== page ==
House prices fall in leading London areas amid political chaos and tax hikes
Political chaos and a series of tax hikes pushed the average price of a home in London's most-desired districts down by almost 5pc last year, paring it to a low not seen since the start of 2013.
Home prices in the UK capital's prime postcodes - which include Chelsea, Islington, Kensington and Mayfair - dropped 1.5pc in the final quarter of 2018 as politicians failed to reach an accord on Brexit, data compiled by broker Knight Frank show.
That extended the decline for the year to 4.6pc. London's high-end house prices have been hit by a succession of tax reforms that have boosted the sales-tax bill for the most expensive homes to as much as 15pc of the purchase price.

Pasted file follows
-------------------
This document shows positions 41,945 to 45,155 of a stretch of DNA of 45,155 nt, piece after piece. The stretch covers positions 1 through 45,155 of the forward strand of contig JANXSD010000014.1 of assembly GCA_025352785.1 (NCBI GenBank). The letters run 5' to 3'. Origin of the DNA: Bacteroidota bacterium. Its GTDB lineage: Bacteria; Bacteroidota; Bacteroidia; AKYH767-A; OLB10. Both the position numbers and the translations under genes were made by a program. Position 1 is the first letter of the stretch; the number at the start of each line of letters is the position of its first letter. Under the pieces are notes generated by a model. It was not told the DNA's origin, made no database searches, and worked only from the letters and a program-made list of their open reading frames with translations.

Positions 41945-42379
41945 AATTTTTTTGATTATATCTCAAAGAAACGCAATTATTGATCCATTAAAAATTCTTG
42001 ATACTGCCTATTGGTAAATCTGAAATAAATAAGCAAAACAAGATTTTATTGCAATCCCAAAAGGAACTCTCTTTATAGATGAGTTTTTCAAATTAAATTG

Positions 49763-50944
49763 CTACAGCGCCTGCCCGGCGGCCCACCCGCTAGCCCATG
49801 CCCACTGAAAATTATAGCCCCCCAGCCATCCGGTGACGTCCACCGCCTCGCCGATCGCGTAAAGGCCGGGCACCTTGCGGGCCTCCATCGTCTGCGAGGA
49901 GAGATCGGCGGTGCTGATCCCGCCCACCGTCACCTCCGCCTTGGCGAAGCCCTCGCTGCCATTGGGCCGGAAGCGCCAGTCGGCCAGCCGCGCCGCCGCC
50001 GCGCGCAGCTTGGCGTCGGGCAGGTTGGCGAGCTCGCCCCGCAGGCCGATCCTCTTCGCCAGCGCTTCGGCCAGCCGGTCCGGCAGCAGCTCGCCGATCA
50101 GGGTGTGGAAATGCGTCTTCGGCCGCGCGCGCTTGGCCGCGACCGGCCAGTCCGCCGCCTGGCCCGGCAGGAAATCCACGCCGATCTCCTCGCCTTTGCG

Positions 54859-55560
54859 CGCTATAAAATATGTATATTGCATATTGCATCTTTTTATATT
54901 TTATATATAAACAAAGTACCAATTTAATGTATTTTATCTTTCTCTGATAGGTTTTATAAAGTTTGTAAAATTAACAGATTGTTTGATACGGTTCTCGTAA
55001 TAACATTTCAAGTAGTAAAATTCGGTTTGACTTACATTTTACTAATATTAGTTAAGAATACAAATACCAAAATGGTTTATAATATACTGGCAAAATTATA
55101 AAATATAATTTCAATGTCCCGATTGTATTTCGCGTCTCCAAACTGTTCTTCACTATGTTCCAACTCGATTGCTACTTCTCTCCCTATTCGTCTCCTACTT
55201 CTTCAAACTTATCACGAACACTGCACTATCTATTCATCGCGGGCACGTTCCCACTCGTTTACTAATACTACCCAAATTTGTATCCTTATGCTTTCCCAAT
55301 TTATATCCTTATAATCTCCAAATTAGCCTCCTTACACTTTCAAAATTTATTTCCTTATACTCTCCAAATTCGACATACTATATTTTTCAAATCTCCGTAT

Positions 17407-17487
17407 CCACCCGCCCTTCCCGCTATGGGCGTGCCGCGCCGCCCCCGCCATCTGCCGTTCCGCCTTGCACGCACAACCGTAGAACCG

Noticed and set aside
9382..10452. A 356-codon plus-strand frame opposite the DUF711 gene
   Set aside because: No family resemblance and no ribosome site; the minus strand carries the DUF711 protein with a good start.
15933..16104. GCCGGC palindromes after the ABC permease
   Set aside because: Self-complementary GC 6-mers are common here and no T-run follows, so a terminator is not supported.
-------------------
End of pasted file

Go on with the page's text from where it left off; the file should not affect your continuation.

The hikes, coupled with uncertainty about the country's political and economic future, has hit the market for homes and reduced transaction levels to historic lows.
"Both pricing and sales volumes were on a downward trajectory in the second half of 2018," Knight Frank's head of London residential research, Tom Bill, wrote in the report. The downturn highlights "the impact of political uncertainty over the last six months".
Prices also fell in sought-after districts on the edge of London including Canary Wharf, Hampstead, Richmond and Wimbledon.